Hunting with Fire: Women, Foraging and the Ecosystem
Researchers and students from the University of Maine are conducting the first large-scale investigation of the relationship between the contemporary subsistence, burning strategies, and biodiversity among Mardu Aborigines in the Western Desert. A large complement of Australia's ecological web has changed dramatically over the last 200 years. Today, biodiversity in some of the world's most expansive and sensitive deserts is critically threatened, especially as a result of changing fire regimes.
The Desert Mosaic For thousands of years, desert Aborigines have set fire to the arid savanna, creating an environmental patchwork to which much of the desert plants and animals are specifically adapted. Where Aborigines have been removed from their lands, the desert patchwork has often been obliterated with devastatingly large wildfires.
A New Approach to
Fire and Land Management
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Bird, D.W. and R. Bliege Bird (2003). Mardu children's hunting strategies in the Western Desert, Australia. In Culture, Ecology and Psychology of Hunter-Gatherer Children, B.S. Hewlett and M.E. Lamb (eds), New York: Aldine de Gruyter (in press).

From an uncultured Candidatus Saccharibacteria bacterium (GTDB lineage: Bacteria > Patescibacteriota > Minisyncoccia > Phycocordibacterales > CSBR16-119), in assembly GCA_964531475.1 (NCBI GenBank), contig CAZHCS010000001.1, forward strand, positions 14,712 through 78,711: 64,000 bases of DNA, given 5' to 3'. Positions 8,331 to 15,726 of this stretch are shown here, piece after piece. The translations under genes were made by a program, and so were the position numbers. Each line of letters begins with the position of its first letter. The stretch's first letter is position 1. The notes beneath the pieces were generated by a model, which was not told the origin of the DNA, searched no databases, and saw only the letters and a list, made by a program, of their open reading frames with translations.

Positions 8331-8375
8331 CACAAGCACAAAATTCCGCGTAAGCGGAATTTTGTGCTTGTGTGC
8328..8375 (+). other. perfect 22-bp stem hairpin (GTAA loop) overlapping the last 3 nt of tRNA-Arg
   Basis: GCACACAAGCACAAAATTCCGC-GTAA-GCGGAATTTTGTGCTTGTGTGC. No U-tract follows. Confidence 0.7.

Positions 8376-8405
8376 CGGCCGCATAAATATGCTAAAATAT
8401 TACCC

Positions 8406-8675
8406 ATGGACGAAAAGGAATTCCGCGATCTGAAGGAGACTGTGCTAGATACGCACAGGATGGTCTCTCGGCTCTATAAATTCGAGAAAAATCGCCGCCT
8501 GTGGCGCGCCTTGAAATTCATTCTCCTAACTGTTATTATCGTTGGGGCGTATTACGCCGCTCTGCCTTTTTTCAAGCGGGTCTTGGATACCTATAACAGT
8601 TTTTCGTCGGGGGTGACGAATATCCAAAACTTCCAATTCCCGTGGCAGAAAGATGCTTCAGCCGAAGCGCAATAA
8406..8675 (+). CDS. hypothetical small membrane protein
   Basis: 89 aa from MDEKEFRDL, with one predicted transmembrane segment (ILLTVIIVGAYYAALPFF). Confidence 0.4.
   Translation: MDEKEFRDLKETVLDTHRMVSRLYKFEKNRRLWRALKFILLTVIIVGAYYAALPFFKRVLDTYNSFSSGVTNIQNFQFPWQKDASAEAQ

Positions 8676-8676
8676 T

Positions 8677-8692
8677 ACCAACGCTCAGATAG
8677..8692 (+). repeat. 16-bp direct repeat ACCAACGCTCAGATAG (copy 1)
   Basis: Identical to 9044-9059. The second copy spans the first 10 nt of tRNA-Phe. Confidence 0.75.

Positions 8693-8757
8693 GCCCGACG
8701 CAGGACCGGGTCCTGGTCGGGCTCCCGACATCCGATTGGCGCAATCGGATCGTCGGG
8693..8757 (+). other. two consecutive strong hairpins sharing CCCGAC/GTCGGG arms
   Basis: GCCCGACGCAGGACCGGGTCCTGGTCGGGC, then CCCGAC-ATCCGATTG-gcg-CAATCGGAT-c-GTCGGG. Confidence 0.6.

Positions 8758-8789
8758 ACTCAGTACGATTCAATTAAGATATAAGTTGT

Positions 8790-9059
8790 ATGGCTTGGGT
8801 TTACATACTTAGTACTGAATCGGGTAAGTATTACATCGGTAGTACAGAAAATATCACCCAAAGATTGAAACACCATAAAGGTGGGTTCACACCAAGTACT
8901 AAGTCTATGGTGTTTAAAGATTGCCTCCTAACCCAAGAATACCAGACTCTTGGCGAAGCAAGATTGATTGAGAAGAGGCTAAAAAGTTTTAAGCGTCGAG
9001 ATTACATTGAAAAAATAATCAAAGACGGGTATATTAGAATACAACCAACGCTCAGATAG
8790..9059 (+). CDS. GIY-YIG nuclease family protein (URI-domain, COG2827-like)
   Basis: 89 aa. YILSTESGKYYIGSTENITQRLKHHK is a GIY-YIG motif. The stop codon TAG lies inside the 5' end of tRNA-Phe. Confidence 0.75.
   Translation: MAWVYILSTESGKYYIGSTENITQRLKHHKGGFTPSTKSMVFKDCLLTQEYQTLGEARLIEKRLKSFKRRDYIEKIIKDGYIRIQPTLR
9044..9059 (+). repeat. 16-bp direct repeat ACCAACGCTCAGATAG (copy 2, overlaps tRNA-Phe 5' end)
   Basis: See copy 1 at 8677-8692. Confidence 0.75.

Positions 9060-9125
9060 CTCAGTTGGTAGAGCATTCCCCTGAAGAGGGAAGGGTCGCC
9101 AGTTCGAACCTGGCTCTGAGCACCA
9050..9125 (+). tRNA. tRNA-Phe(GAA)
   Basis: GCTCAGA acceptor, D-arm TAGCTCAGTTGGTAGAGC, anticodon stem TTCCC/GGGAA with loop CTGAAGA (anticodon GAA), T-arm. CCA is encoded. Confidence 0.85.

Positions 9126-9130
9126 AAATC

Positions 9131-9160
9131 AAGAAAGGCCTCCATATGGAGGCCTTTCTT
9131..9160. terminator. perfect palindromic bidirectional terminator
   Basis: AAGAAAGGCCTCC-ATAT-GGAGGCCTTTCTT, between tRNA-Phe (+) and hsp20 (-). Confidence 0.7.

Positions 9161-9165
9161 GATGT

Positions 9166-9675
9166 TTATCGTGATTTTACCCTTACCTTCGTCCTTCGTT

Bird, D.W. and R. Bliege Bird (2003). Evolutionary and ecological understandings of the economics of desert societies: comparing the Great Basin USA and the Australian Deserts. In Desert Peoples, P.M. Veth and M. Smith (eds), London: Blackwell Scientific (in press).
Bliege Bird, R., D.W. Bird (2003). Human hunting seasonality: a case from Australia. In Primate Seasonality, ed. D. Brockman and C. van Shaik, Cambridge University Press (in press).
Latz, P. (1995). Bushfires and Bushtucker: Aboriginal Plant Use in Central Australia. Alice Springs: IAD Press.
Tonkinson, R. (1991). The Mardu Aborigines: Living the Dream in Australia's Desert. New York: Holt, Rhinehart and Winston.
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